The announcement last week by a UN tribunal that it would file indictments against four members of Hizbollah over the murder of Lebanese prime minister Rafik Hariri in 2005 drew the expected response.
Sheikh Nasrallah said in a fiery speech that he would not deliver his men, "not even in 300 years", and presented documents and videos that, according to him, proved Israeli influence over the tribunal.
The Hariri tribunal has been a major bone of contention within Lebanese politics for the past six years and the reason why the previous government fell nine months ago.
Despite this and Nasrallah's show of defiance, senior defence officials in Israel do not believe that Hizbollah will try to take advantage of these developments to launch an attack on Israel.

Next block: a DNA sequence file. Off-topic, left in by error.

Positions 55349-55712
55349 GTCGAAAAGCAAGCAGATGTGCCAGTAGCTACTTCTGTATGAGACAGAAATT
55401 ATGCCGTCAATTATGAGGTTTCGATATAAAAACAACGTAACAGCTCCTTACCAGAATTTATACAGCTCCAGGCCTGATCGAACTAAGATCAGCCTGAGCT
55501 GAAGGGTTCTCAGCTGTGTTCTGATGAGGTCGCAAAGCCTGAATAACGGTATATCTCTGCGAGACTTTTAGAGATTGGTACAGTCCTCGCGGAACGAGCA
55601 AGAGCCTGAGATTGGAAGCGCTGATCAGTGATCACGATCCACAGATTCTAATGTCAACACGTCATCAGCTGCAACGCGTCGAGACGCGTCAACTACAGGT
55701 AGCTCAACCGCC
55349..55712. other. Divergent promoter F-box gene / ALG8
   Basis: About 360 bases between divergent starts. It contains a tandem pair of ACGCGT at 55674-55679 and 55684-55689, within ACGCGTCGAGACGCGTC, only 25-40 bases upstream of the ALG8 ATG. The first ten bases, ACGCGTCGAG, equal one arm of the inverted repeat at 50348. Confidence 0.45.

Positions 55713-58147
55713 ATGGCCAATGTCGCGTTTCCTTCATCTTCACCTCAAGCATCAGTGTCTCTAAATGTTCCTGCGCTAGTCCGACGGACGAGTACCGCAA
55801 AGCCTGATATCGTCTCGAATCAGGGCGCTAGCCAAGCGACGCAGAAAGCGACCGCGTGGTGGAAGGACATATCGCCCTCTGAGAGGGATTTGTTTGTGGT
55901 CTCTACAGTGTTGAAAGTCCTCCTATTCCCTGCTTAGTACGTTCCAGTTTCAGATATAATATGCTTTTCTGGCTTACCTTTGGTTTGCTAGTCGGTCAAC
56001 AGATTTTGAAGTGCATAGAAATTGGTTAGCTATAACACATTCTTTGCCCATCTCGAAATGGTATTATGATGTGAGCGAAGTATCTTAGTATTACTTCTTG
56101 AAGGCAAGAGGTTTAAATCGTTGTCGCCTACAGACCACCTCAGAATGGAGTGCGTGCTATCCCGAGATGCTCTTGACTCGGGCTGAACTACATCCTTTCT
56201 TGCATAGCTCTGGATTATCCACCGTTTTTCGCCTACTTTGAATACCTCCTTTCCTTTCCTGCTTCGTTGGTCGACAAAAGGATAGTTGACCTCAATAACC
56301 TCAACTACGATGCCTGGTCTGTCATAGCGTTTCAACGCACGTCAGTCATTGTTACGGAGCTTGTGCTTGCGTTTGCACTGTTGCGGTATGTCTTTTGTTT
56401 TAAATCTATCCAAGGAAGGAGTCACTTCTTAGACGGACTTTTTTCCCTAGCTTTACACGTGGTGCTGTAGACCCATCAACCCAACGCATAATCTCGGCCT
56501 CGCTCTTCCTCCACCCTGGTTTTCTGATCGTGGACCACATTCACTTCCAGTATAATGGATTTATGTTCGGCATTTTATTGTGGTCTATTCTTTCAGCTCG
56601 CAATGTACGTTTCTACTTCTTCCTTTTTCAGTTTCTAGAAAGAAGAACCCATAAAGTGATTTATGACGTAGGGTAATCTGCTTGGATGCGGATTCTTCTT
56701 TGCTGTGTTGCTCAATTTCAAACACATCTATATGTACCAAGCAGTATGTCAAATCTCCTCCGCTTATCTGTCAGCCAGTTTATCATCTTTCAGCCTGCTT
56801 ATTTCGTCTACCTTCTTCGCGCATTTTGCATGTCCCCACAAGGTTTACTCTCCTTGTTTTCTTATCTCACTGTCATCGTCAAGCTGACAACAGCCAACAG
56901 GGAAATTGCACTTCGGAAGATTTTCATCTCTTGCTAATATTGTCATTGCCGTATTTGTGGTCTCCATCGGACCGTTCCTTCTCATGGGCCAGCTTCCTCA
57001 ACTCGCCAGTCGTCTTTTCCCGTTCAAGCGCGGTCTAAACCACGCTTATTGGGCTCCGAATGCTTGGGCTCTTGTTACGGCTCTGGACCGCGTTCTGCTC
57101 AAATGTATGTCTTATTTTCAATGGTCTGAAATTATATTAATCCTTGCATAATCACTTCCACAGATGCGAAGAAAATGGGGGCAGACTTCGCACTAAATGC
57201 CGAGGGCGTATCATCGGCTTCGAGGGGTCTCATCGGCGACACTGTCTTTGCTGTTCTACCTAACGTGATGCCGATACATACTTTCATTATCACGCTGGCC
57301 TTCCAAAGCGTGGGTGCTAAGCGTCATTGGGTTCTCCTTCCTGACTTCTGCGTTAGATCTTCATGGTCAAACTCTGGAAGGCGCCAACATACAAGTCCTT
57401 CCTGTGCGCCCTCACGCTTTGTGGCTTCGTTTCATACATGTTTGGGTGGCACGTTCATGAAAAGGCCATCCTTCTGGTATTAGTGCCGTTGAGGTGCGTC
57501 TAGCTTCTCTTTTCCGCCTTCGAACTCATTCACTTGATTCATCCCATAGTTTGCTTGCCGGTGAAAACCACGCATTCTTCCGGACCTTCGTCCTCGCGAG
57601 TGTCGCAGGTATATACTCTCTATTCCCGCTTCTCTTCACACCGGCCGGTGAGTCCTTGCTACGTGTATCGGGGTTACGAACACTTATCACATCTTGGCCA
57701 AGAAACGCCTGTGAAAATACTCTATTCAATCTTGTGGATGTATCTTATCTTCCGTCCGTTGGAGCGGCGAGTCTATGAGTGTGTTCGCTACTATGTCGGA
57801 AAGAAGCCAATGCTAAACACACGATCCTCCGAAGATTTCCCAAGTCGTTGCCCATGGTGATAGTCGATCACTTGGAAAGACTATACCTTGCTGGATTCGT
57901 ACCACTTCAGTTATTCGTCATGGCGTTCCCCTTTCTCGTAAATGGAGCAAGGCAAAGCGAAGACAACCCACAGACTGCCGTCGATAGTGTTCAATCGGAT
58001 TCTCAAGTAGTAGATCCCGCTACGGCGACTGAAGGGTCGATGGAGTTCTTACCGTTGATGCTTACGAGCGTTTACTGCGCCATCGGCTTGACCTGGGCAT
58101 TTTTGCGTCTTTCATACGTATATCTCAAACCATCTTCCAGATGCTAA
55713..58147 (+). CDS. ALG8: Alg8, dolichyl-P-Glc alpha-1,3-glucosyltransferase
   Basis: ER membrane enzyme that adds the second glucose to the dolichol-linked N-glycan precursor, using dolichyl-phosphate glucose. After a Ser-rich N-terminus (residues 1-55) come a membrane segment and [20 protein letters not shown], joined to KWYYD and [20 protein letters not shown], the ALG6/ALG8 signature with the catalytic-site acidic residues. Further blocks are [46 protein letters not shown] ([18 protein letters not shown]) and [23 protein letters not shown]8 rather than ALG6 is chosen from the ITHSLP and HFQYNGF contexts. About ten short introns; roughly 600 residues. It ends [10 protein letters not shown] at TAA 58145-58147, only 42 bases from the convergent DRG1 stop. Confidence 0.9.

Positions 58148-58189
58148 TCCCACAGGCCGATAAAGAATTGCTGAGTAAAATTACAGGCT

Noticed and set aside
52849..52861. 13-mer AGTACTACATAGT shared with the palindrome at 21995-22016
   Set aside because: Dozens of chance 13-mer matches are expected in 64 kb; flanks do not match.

Last month, a new government headed by pro-Syrian Sunni leader, Najib Mikati, was formed in Beirut, with Hizbollah's backing. "Since Hizbollah wants to hold onto its weapons, it will not give its rivals a reason to say that those weapons are risking Lebanon," said an Israeli defence source.
Another reason is that the Iranian leadership wants to keep Hizbollah's missiles, which it supplies, ready for retaliation in case Israel attacks Iran's nuclear facilities.